A total solar eclipse — when the moon completely blocks the sun from view — occurred over Antarctica on Wednesday.
The eclipse began when the moon appeared partially covered by the sun on the horizon. The moment when the moon completely blocks the sun was simultaneous for all users, and the view was simultaneously captured and uploaded to social media sites.
The Earth, as well as five of the planet’s continents — Africa, Australia, South America, Antarctica and the Mediterranean — experienced a total solar eclipse for the first time in 25 years, according to the Associated Press.
The rare event has also given meaning to a moment of weakness and blushes for one birthday girl.
Observing the solar eclipse from Cape Adare is one of the most unbelievable, long-winded ways to celebrate a birthday. It’s less like walking through the cobwebbed woods and more like a dangerous voyage through the men’s polo field of a cathedral. pic.twitter.com/YRtfTAwzWv — Matt Goulding (@gouldingmatt) May 5, 2018
The five continents that crossed the path of totality saw a lunar-antennae-shaped sun shadow travel across the South Pole, leaving a ring of partial darkness over the 1.5 million-square-mile continent.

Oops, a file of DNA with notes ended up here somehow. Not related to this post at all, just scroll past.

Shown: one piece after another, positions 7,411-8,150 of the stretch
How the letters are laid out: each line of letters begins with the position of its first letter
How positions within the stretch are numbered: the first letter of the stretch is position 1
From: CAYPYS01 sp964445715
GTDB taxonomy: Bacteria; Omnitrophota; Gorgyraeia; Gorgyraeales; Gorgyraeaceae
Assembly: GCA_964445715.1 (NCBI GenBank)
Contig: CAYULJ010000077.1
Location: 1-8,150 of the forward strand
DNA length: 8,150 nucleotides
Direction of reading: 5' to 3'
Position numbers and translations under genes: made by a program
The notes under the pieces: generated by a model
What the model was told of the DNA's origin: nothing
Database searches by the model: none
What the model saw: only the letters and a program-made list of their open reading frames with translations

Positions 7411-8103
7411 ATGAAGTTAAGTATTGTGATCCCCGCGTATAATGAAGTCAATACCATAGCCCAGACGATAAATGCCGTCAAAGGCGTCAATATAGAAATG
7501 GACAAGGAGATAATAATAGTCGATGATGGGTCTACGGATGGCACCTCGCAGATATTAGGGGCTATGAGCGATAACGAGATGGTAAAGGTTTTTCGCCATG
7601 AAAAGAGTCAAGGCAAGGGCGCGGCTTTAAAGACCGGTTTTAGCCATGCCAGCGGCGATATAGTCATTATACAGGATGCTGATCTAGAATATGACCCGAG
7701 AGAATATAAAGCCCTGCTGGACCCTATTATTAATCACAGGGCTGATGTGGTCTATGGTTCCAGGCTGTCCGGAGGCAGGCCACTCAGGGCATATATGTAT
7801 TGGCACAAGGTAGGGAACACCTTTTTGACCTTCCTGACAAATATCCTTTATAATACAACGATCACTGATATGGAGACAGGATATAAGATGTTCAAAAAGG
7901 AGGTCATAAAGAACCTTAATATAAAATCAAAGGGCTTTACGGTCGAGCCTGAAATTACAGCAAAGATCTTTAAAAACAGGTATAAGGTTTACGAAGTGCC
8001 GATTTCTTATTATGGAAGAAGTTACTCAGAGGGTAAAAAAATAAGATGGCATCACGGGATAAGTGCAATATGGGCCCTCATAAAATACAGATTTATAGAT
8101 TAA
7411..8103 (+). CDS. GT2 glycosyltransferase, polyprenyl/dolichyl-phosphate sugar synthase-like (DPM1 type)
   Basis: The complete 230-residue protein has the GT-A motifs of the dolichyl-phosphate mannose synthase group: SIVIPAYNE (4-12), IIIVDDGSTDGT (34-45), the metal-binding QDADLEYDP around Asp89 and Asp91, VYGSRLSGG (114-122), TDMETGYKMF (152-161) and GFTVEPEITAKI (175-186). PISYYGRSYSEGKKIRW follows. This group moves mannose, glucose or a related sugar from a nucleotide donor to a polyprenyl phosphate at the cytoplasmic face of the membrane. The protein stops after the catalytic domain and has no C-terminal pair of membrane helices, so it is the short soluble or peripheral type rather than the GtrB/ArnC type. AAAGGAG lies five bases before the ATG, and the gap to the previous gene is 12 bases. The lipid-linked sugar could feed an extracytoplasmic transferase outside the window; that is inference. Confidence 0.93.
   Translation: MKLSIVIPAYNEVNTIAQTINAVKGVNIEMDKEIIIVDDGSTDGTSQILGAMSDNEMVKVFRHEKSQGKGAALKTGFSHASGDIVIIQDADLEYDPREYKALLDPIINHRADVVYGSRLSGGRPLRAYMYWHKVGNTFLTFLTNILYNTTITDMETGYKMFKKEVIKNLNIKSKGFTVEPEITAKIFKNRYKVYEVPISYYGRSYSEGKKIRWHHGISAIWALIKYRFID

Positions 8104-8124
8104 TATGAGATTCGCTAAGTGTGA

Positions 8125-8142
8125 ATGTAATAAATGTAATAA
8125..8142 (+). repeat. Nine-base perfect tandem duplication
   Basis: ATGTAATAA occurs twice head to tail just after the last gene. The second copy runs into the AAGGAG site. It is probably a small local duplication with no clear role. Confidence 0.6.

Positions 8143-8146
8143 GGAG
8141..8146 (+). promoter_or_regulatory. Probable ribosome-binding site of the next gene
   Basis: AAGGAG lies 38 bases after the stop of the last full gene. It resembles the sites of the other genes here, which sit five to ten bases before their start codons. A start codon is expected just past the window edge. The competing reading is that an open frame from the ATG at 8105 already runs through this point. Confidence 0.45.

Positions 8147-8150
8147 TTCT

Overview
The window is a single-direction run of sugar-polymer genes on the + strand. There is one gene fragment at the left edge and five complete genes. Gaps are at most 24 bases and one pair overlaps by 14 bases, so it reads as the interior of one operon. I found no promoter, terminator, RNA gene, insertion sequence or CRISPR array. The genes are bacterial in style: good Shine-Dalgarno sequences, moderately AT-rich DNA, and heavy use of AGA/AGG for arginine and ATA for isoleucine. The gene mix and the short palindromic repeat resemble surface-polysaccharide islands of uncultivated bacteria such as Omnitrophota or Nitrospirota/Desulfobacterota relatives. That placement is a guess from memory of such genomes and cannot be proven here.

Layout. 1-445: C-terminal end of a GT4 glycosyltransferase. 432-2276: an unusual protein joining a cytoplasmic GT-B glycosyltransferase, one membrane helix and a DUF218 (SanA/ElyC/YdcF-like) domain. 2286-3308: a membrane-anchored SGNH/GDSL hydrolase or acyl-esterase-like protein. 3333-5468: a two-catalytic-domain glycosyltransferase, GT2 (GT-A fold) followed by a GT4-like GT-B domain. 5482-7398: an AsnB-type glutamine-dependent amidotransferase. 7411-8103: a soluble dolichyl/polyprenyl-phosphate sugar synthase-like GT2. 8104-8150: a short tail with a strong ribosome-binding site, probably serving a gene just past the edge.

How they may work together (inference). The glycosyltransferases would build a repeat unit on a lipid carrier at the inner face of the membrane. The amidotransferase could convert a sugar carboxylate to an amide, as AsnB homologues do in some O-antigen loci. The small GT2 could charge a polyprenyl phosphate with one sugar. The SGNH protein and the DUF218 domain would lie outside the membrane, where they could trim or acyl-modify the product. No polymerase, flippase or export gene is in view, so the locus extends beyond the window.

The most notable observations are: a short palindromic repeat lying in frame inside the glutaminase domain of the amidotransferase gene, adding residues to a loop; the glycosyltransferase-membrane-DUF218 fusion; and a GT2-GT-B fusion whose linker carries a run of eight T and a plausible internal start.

The last time it occurred in Antarctica was in 1991, which means thousands of people will have endured the pain of seeing the solar eclipse without there being light at all to read The New York Times.
Not everyone felt like sitting around watching the eclipse outside.
In sub-zero cold of Antarctica, a total solar eclipse has become a favored way for introverts to go about their twilight hours. One professor of Russian literature, Natalia Zhelanova, even got her husband to come along, because she’s been unable to leave Antarctica for the past three years and didn’t want to leave him behind on his birthday.
The good news is that a total solar eclipse occurs roughly once in two years. Next March, the sun will partially block the moon’s light.
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